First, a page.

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Title: Plasmodium falciparum drug resistance phenotype as assessed by patient antimalarial drug levels and its association with pfmdr1 polymorphisms
Authors: Maja Malmberg
Pedro E. Ferreira
Joel Tarning
Johan Ursing
Billy Ngasala
Anders Björkman
Andreas Mårtensson
José P. Gil
Karolinska Institutet
Division of Global Health
Universidade do Algarve
Mahidol University
Nuffield Department of Clinical Medicine
Muhimbili University of Health and Allied Sciences
Binghamton University State University of New York
Karolinska University Hospital
Nagasaki University
Keywords: Medicine
Issue Date: 1-Mar-2013
Citation: Journal of Infectious Diseases. Vol.207, No.5 (2013), 842-847
Abstract: Background. Multidrug-resistant Plasmodium falciparum is a major threat to global malaria control. Parasites develop resistance by gradually acquiring genetic polymorphisms that decrease drug susceptibility. The aim of this study was to investigate the extent to which parasites with different genetic characteristics are able to withstand individual drug blood concentrations. Methods. We analyzed 2 clinical trials that assessed the efficacy and effectiveness of artemether-lumefantrine. As a proof of concept, we used measured day 7 lumefantrine concentrations to estimate the concentrations at which reinfections multiplied. P. falciparum multidrug resistance gene 1 (pfmdr1) genotypes of these parasites were then correlated to drug susceptibility.Results. Reinfecting parasites with the pfmdr1 N86/184F/D1246 haplotype were able to withstand lumefantrine blood concentrations 15-fold higher than those with the 86Y/Y184/1246Y haplotype.Conclusions. By estimating drug concentrations, we were able to quantify the contribution of pfmdr1 single-nucleotide polymorphisms to reduced lumefantrine susceptibility. The method can be applied to all long-half-life antimalarial drugs, enables early detection of P. falciparum with reduced drug susceptibility in vivo, and represents a novel way for unveiling molecular markers of antimalarial drug resistance. © 2012 The Author 2012. Published by Oxford University Press on behalf of the Infectious Diseases Society of America.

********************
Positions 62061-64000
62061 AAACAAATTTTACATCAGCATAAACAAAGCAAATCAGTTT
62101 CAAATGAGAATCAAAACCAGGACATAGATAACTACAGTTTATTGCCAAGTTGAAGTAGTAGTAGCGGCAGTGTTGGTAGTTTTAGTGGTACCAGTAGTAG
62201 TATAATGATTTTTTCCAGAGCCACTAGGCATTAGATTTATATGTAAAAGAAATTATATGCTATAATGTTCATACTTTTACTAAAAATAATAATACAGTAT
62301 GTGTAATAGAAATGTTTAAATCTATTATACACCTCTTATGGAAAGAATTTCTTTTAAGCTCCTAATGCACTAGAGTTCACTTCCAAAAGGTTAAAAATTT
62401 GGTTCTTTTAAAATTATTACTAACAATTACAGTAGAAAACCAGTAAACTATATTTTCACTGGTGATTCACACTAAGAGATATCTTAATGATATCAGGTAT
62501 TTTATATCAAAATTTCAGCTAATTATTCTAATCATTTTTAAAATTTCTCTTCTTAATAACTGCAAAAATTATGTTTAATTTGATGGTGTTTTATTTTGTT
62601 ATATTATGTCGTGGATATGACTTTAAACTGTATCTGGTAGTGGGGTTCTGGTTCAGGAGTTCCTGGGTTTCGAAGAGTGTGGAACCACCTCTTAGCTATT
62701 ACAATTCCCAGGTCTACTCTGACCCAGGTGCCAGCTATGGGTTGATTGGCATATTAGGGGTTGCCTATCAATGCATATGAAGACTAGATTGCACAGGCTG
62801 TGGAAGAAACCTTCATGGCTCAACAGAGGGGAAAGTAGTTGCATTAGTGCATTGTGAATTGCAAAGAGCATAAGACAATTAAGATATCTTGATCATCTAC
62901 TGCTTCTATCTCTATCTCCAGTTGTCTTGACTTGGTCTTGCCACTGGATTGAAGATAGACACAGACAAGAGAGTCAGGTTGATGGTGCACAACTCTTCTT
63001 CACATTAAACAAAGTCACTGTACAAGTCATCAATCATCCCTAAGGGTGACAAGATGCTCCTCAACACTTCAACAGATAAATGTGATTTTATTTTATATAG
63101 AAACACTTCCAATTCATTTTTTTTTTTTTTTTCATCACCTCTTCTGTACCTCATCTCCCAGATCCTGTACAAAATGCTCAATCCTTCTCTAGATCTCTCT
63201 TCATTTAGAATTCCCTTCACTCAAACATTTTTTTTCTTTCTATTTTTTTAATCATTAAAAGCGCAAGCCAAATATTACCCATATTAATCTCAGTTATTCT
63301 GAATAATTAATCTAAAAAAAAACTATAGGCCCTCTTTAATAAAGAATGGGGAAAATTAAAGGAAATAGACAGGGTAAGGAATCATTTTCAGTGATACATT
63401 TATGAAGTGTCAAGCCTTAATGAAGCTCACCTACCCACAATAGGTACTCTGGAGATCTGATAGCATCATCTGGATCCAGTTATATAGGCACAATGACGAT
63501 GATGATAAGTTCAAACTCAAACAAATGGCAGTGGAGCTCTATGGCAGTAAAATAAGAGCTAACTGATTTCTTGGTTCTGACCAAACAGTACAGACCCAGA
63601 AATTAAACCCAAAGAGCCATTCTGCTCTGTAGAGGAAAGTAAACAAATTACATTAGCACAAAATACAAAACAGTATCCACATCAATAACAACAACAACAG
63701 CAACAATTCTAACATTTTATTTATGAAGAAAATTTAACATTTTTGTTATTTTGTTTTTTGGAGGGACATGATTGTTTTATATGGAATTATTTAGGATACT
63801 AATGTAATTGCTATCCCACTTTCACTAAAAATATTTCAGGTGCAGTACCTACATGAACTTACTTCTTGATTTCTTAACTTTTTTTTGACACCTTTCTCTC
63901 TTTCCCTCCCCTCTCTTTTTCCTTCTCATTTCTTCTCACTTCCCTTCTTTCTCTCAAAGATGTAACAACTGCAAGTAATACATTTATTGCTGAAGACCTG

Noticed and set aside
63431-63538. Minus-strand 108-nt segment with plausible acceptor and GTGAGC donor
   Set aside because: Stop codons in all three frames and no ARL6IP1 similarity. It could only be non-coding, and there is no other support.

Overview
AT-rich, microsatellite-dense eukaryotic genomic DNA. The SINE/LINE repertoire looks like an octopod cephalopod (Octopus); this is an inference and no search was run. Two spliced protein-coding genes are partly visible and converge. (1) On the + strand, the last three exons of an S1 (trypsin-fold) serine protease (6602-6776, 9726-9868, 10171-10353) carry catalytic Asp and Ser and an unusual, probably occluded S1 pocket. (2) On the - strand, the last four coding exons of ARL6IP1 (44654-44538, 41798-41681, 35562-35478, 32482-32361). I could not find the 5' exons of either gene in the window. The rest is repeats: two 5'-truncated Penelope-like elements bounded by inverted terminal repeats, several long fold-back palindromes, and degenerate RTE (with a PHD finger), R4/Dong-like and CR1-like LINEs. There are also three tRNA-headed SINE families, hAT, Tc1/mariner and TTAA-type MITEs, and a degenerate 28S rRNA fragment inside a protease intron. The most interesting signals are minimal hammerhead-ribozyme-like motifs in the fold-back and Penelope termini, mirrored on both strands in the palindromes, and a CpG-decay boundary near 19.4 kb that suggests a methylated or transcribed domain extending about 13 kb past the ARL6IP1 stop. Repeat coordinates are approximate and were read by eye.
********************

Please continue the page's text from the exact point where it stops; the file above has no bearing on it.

ISSN: 00221899
Appears in Collections:Scopus 2011-2015

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